Credit: Wikicommons http://bit.ly/1CPNiYT

Louisa Jonas / Texas Public Radio

By the beginning of the next school year in the fall, Texas districts must adopt a method for evaluating teachers.  The new state education commissioner’s proposal for doing that has set off a fire storm among some teachers’ groups, because it lists student test scores as one factor that can be considered in the evaluation. It’s not a requirement that test scores be used, but some teachers are concerned. 

Jason Wiseman / Texas Tribune

UPDATE: The Texas Education Agency says Commissioner Mike Morath is allowing school districts to decide whether students affected this week by glitches with the online STAAR test must retake the exam.  In many cases student answers disappeared from computer screens or were not recorded when students signed off.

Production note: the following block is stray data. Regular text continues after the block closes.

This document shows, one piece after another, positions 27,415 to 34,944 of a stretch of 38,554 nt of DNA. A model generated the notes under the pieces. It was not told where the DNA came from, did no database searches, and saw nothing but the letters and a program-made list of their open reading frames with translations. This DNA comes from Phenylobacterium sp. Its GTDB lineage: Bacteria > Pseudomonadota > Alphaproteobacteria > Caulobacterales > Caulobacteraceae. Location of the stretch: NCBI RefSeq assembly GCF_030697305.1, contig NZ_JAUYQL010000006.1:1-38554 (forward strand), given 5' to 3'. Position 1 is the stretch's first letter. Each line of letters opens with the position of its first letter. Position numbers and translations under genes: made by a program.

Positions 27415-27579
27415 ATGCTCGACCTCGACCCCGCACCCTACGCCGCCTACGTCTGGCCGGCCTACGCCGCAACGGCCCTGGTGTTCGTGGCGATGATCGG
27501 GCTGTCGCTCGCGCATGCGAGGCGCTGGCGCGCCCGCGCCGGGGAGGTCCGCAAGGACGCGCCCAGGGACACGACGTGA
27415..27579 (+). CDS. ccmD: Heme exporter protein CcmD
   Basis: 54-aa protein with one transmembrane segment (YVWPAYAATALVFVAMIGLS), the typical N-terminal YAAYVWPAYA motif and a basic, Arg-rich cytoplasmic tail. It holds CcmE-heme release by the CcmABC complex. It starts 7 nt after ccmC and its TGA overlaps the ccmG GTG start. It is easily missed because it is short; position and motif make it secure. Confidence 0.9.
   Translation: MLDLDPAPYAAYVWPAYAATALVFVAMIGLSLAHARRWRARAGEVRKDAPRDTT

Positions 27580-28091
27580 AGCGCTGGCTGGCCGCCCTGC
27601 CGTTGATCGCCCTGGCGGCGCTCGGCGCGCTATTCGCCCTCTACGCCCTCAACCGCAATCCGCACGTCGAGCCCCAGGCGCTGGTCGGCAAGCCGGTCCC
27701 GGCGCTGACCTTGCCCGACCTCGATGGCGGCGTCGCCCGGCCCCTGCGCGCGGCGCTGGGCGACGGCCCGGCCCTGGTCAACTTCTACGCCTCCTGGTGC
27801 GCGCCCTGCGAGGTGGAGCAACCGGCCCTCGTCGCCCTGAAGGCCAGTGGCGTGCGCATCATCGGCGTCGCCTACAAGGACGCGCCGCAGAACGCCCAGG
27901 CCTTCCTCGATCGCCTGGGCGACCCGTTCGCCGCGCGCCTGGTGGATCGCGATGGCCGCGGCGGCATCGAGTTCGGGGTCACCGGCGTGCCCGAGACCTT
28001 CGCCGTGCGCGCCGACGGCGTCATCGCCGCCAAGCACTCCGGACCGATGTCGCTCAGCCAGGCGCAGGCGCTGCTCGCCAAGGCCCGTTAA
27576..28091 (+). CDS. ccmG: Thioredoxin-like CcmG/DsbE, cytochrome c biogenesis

Joey Palacios / Te

The South San ISD Board will discuss the Texas Education Agency’s appointment of a conservator at a special board meeting on Tuesday.  At least one board member and a San Antonio city council member are happy to see the TEA step in.

The overseer appointed by the TEA will have control over much of the governing operations of the South San school board.  For board member Stacey Estrada, that’s a welcome addition. “I’m actually very excited about it. I think that this is going to be a big plus for our district,” Estrada said.

Ryan E. Poppe

One of the Texas governor’s agenda items on public education has cleared the Texas Senate. Senators have approved four bills on Thursday that re-apply a program from the 1990s.

Brenham Republican Lois Kolkhorst said these bills direct the Texas Education Commissioner to set up training academies for teachers to bring children up to grade level in reading and math.

“Problematically, many students are not reading at a satisfactory level. Teacher quality is widely considered the most important school-related variable for improving student performance.

Accordingly, teachers must be afforded the training and retraining to make the difference in our young students’ lives,” Kolkhorst explained.